One of the most enduring of fictional characters would have to be Sherlock Holmes.
So much so that many London tourists are surprised - and sometimes upset - to learn that, despite the master detective's fame and influence (and his real address at 221b Baker Street), Holmes is the imaginary creation of writer Sir Arthur Conan Doyle.
What's fascinating about Sherlock Holmes is that he's almost too incredible to be believed. He's a drug addict (morphine - the forerunner of heroin - wasn't illegal in those days), he's a terrible musician, he has a knowledge of poisons that is almost alarming, and his deductive skills are nothing less than superhuman.
ASIDE: From this brief description you can see why the character would easily appeal to actor Robert Downey Jr!
In many ways Holmes is the first modern superhero - complete with costume and cloak. I think what humanizes him is that he's only ever presented through the eyes of his sidekick Watson - whose regard and wonder for his detective friend is infectious.
This is a clever literary trick that Conan Doyle employs to not only give veracity to the stories, but to allow us to empathize by default through a character (Dr John Watson), who is essentially the ordinary reader's perspective.
It's a trick worth copying in your own writing if you're unsure how to present your own 'larger than life' character. Fitzgerald uses the same technique by presenting Gatsby through the eyes of Nick. As does Stephenie Meyer by showing Edward through Bella, come to think of it.
What's interesting to me is that successive biographers have tried to find the 'real' Sherlock Holmes. Most agree that he's based on Conan Doyle's tutor and mentor at Edinburgh University, Doctor Joseph Bell.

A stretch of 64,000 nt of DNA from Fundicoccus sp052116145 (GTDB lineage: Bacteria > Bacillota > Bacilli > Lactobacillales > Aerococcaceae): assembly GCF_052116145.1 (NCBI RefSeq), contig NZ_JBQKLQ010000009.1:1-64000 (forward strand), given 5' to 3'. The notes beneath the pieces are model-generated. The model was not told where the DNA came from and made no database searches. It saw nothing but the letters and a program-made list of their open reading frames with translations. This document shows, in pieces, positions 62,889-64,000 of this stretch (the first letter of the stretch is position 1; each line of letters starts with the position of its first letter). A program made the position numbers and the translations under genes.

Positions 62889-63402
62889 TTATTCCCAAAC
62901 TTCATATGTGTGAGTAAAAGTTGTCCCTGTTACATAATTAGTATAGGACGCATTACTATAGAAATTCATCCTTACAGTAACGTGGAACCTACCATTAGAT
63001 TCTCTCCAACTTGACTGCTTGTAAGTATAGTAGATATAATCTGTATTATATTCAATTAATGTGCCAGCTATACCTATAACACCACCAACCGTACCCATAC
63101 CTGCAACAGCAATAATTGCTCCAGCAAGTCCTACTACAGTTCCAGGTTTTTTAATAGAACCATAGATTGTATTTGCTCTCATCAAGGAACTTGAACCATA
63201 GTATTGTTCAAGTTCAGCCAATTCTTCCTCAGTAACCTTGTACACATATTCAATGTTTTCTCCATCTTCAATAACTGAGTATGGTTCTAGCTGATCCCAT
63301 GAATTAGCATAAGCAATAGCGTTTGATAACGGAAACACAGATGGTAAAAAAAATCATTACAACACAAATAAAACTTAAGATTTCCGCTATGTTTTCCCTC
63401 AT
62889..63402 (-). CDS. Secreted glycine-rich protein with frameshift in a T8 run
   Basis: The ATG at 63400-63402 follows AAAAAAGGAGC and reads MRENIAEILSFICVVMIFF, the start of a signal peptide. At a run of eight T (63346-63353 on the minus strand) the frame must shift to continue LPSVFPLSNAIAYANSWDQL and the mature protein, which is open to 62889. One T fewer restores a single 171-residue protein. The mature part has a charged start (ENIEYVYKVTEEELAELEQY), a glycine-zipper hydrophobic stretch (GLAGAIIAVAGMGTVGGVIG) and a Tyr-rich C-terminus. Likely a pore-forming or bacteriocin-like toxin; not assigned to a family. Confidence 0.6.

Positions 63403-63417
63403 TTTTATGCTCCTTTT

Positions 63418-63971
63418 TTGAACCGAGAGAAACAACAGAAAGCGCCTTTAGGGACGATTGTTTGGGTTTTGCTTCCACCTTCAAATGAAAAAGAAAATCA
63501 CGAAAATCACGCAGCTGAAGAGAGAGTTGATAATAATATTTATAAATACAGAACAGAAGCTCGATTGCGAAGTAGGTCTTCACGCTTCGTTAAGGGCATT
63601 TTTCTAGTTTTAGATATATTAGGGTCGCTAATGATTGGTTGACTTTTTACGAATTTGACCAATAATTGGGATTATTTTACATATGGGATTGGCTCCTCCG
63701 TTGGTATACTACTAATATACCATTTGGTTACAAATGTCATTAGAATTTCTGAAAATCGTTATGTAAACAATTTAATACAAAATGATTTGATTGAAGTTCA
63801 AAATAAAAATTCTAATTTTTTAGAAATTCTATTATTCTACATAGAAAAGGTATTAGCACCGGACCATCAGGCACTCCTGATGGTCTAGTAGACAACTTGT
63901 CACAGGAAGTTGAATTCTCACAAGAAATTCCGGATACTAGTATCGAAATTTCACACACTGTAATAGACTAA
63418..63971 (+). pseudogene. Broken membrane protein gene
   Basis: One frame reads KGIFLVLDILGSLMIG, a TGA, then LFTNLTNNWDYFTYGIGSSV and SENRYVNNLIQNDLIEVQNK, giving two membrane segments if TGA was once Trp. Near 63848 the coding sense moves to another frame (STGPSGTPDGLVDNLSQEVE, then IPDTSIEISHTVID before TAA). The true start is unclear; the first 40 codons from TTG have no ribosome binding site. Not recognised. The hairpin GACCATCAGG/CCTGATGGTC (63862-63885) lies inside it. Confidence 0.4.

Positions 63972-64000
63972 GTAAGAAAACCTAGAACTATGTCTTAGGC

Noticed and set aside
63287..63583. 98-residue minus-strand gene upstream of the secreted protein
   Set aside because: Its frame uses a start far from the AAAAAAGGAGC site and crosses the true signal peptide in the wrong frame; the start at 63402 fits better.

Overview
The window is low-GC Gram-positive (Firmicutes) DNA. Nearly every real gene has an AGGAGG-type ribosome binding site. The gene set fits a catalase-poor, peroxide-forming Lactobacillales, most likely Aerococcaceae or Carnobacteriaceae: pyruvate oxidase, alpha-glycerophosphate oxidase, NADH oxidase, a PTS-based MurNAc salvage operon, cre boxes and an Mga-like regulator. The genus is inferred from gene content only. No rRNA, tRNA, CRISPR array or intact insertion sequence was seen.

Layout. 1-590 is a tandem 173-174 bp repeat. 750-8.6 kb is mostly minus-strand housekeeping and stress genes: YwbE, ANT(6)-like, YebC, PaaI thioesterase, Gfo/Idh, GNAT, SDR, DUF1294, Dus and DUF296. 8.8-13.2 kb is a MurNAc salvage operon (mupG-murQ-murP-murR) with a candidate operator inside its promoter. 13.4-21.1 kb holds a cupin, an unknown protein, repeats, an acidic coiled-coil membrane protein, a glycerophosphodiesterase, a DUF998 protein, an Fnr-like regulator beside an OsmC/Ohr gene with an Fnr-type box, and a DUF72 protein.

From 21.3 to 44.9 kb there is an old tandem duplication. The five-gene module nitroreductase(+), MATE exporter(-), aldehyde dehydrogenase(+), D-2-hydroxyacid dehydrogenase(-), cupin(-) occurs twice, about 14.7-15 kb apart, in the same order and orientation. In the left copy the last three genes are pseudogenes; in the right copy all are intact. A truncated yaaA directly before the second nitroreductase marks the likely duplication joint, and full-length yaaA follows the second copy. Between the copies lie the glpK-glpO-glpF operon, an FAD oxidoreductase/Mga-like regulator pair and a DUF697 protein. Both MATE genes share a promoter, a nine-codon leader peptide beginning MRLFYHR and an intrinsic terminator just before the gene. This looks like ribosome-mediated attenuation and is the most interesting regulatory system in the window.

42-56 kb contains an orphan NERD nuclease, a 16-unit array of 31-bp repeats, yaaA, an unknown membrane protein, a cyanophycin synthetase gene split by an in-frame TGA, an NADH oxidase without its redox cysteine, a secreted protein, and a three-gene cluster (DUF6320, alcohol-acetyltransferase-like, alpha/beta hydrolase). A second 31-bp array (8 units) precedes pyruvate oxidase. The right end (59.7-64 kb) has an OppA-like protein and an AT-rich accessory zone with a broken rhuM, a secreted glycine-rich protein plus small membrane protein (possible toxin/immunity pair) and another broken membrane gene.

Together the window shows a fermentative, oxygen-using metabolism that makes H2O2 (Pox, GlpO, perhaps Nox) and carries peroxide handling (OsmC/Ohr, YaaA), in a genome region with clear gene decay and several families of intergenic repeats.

It's interesting because we often do this. We see a great fictional character and always assume there must be a real person in there somewhere.
Is Robert Langdon based on Dan Brown or his friend, John Langdon?
Is Somerset Maugham's Oliver Haddo based on Aleister Crowley?
Is Norman Bates based on Ed Gein?
Is Lady Macbeth really based on Lady Donwald?
It's almost as if we don't give writers any credit for coming up with original characters.
This can be especially alarming when we're faced with publisher's submission guidelines where they ask for originality in characters.
What are they really saying to us? That you must have more original friends? That you need more interesting influences? Or perhaps more compelling thoughts?
Seriously, of course we want to create characters that transcend time and exist beyond the ordinary. But we are all essentially the product of our influences - and can really only be original within somebody else's context.
Writers can tie themselves into knots over what is original and what isn't. Which is why I think it shouldn't be a consideration for writers.
Our originality comes through how we approach a character, how we describe their actions and create empathy for them.
Trying to be original will often result in nothing of the sort.
Originality is in the eye of the beholder, not the creator - to whom the character is probably far from 'unfamiliar.'
Sherlock Holmes is a case in point. Even Conan Doyle grew tired of him and tried to kill him off - famously at the Reichenbach Falls.
Indeed, the super-detective and his sidekick was already an idea developed by Edgar Allan Poe in the Rue Morgue murder stories, as early as 1841. Wilkie Collins too had created the first modern detective, Sergeant Cuff, at least twenty three years prior to the appearance of Sherlock Holmes.
Originality is relative, clearly, and not always the intention of the writer.
So, my advice? Never feel intimidated by agents, editors and publishers who say they want originality. There's no such thing. And besides, I doubt they'd recognize it anyway.
And did you know that Holmes most famous phrase, "Elementary, my dear Watson," never actually appears in any of Conan Doyle's sixty one stories?
Now there's something for those London tourists to ponder.
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